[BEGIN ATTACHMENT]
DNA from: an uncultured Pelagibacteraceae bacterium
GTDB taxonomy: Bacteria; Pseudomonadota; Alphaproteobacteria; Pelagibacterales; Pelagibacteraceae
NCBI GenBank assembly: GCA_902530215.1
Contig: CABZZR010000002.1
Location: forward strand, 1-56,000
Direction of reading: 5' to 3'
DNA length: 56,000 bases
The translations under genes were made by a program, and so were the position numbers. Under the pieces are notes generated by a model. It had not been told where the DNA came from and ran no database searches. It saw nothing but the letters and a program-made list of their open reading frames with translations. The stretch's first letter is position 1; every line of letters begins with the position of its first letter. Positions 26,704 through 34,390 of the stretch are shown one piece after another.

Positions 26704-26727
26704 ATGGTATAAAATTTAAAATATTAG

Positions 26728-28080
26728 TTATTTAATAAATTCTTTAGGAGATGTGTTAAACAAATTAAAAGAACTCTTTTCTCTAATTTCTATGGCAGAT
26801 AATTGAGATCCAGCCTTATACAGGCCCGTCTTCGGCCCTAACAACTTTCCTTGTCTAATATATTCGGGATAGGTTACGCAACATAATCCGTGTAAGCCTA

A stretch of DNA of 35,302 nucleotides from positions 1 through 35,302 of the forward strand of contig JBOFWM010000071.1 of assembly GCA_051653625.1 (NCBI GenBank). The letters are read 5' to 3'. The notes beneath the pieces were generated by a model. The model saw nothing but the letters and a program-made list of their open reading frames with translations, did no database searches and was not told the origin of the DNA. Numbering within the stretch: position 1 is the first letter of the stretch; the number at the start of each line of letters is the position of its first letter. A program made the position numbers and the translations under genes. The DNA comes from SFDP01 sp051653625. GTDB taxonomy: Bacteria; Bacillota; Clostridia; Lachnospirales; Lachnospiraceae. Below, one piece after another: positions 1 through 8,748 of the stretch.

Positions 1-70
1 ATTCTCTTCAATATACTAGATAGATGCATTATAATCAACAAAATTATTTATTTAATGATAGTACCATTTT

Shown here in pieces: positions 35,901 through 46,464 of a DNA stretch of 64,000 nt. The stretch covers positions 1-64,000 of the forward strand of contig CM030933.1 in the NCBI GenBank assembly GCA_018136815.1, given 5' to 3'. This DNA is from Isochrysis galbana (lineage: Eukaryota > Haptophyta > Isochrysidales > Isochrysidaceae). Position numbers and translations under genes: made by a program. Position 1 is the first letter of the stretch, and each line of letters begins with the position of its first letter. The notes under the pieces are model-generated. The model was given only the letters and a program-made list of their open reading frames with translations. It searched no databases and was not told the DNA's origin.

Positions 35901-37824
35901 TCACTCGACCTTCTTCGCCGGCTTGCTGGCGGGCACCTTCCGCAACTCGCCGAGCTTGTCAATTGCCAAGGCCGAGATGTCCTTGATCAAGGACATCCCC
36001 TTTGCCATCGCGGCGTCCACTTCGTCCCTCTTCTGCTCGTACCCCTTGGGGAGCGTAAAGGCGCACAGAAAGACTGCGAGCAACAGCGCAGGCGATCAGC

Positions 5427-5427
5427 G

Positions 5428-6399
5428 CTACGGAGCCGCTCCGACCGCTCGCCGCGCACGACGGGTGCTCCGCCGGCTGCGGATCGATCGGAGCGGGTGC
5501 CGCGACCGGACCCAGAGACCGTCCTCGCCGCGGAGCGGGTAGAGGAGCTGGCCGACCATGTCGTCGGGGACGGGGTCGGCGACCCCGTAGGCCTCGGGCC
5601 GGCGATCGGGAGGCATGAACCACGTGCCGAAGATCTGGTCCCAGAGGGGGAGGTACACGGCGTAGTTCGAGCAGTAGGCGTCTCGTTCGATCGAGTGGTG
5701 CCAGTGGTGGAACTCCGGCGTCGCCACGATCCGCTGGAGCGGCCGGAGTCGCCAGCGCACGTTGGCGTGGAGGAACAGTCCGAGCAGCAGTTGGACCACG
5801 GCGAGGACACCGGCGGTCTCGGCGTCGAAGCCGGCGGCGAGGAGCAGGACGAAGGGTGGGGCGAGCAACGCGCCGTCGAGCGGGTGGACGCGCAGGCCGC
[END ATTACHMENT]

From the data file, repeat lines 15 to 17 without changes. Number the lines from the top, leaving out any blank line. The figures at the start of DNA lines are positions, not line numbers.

Positions 1-70
1 ATTCTCTTCAATATACTAGATAGATGCATTATAATCAACAAAATTATTTATTTAATGATAGTACCATTTT

Shown here in pieces: positions 35,901 through 46,464 of a DNA stretch of 64,000 nt. The stretch covers positions 1-64,000 of the forward strand of contig CM030933.1 in the NCBI GenBank assembly GCA_018136815.1, given 5' to 3'. This DNA is from Isochrysis galbana (lineage: Eukaryota > Haptophyta > Isochrysidales > Isochrysidaceae). Position numbers and translations under genes: made by a program. Position 1 is the first letter of the stretch, and each line of letters begins with the position of its first letter. The notes under the pieces are model-generated. The model was given only the letters and a program-made list of their open reading frames with translations. It searched no databases and was not told the DNA's origin.